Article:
Unlike the virus itself, there is no “asymptomatic” industry when it comes to the crippling economic impact of COVID-19. As of Thursday morning, 22 million Americans have filed for unemployment since mid March. It’s hard to comprehend a number that size. 22 million people unsure where their next paycheck will come from. 22 million lives upended with next to zero notice.
Tough decisions with jobs and livelihoods on the line are being made every day with executives doing whatever they can to weather the storm. Look no further than any of the top companies in terrestrial radio for sobering examples.
About a month ago – the President and General Manager of Seven Bridges Radio made a decision of his own.
“No layoffs, no furloughs,” exclaimed Steven Griffin. “It really was never a question for us.”
By Griffin’s own admission, Seven Bridges Radio is a small company – and he wouldn’t have it any other way.
“We can have an idea at 9 am and by 9:15 it’s implemented. No bureaucracy, just a couple conversations and we’re taking action. ‘Pivot,’ is a word we use around here a lot. We can move quickly.”
They may be small, but the impact of Seven Bridges and 1010 XL on North Florida has been massive. For well over a decade, Griffin and his team have used the station’s 50,000 watts to entertain sports fans and foster relationships within the community.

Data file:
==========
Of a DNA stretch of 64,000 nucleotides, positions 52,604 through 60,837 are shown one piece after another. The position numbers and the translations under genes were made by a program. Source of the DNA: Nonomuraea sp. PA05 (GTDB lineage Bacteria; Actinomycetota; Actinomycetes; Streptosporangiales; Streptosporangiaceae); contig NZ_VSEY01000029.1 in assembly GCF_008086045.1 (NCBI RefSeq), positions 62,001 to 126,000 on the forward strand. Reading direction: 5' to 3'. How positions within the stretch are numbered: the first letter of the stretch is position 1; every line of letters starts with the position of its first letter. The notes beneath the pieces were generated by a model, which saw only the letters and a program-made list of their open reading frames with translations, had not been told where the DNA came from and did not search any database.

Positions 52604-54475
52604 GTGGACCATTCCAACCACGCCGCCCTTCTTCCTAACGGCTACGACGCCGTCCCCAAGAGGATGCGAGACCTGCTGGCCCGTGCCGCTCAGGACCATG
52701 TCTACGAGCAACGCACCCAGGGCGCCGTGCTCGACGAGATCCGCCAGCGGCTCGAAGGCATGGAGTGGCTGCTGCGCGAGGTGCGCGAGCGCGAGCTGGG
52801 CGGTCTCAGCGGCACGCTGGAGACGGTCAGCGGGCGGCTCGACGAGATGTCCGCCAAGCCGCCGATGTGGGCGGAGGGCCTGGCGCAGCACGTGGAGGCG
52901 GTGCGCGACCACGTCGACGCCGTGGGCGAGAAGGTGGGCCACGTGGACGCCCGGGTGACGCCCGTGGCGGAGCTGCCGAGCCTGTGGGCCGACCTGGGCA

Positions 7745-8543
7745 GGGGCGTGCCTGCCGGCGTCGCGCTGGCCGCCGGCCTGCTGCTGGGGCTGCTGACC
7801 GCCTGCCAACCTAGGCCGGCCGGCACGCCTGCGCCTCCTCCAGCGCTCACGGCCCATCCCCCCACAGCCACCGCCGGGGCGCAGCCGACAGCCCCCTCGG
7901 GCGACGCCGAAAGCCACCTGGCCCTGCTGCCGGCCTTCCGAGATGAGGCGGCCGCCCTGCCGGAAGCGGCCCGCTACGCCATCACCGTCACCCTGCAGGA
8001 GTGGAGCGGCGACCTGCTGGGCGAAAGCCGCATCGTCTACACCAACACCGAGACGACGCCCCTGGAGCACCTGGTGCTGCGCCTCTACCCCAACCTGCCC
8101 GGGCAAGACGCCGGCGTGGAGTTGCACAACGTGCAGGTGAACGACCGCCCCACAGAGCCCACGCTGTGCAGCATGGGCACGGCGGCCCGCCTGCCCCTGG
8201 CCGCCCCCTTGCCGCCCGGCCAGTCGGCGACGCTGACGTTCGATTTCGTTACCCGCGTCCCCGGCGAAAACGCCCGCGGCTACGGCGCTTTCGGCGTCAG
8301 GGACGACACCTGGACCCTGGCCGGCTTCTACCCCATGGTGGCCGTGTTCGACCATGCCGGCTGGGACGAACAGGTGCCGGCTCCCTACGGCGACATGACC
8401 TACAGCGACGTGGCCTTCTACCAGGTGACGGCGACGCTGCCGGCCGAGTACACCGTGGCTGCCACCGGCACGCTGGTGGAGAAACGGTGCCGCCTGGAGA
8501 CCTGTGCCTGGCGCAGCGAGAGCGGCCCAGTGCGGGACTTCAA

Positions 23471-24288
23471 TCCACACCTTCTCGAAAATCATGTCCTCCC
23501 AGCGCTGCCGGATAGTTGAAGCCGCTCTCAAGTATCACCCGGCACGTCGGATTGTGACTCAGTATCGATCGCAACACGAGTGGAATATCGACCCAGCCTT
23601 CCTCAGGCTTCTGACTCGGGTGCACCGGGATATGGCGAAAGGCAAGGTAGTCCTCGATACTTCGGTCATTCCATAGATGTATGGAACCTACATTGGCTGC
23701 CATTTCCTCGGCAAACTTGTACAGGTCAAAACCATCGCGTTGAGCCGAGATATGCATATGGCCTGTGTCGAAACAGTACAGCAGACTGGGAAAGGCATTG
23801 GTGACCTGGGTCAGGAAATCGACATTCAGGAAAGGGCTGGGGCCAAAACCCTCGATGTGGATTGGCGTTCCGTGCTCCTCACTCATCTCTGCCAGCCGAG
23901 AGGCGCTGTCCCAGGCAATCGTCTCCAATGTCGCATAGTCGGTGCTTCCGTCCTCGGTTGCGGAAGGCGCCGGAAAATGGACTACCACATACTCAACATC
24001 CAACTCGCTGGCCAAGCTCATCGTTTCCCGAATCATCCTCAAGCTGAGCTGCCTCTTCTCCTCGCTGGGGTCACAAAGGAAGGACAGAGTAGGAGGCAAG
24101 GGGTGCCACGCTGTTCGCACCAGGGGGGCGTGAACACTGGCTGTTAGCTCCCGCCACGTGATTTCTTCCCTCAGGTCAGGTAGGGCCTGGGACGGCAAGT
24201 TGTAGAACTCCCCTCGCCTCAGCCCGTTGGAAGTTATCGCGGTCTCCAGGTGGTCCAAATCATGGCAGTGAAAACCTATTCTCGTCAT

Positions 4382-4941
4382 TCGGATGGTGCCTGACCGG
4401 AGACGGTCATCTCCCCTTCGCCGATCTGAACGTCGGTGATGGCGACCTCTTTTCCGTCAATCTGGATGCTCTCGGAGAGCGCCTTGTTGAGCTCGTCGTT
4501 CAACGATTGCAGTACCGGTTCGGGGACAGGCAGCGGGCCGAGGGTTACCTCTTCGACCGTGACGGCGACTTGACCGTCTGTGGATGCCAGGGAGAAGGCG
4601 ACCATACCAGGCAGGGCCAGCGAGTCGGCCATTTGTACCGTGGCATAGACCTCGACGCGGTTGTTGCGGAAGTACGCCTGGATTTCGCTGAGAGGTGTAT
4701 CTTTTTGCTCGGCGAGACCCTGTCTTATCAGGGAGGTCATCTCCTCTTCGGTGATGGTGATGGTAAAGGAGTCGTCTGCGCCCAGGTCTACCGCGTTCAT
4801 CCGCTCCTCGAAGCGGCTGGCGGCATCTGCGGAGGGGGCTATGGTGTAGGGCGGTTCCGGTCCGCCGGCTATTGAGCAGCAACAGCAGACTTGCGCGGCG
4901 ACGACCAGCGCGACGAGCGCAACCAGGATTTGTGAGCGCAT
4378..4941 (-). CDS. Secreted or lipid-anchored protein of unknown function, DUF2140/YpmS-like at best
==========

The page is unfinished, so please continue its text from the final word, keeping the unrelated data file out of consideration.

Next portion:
“What makes radio great is being live and local,” explains 1010 PD Chadd Scott. “No corporate station will ever beat a local station when it comes to serving the local population. We understand the community because we’re all part of the community. Top to bottom.”
That grassroots mentality combined with the inherent agility of a small company has proven to be invaluable over the last month as Seven Bridges has scrambled to deal with these unprecedented times.
“Right now it’s all about communication with our partners,” declares Ken Brady, the company’s Director of Sales. “We’re having conversations with everyone and we’re simply asking them what we can do to help them get to the other side of this. If they want to pause, we figure out how to make that work for them. If they need to decrease what they’re spending, we figure out how to make that work for them. Copy change? No problem. The ‘wants’ and ‘needs’ of everyone are a little different right now.”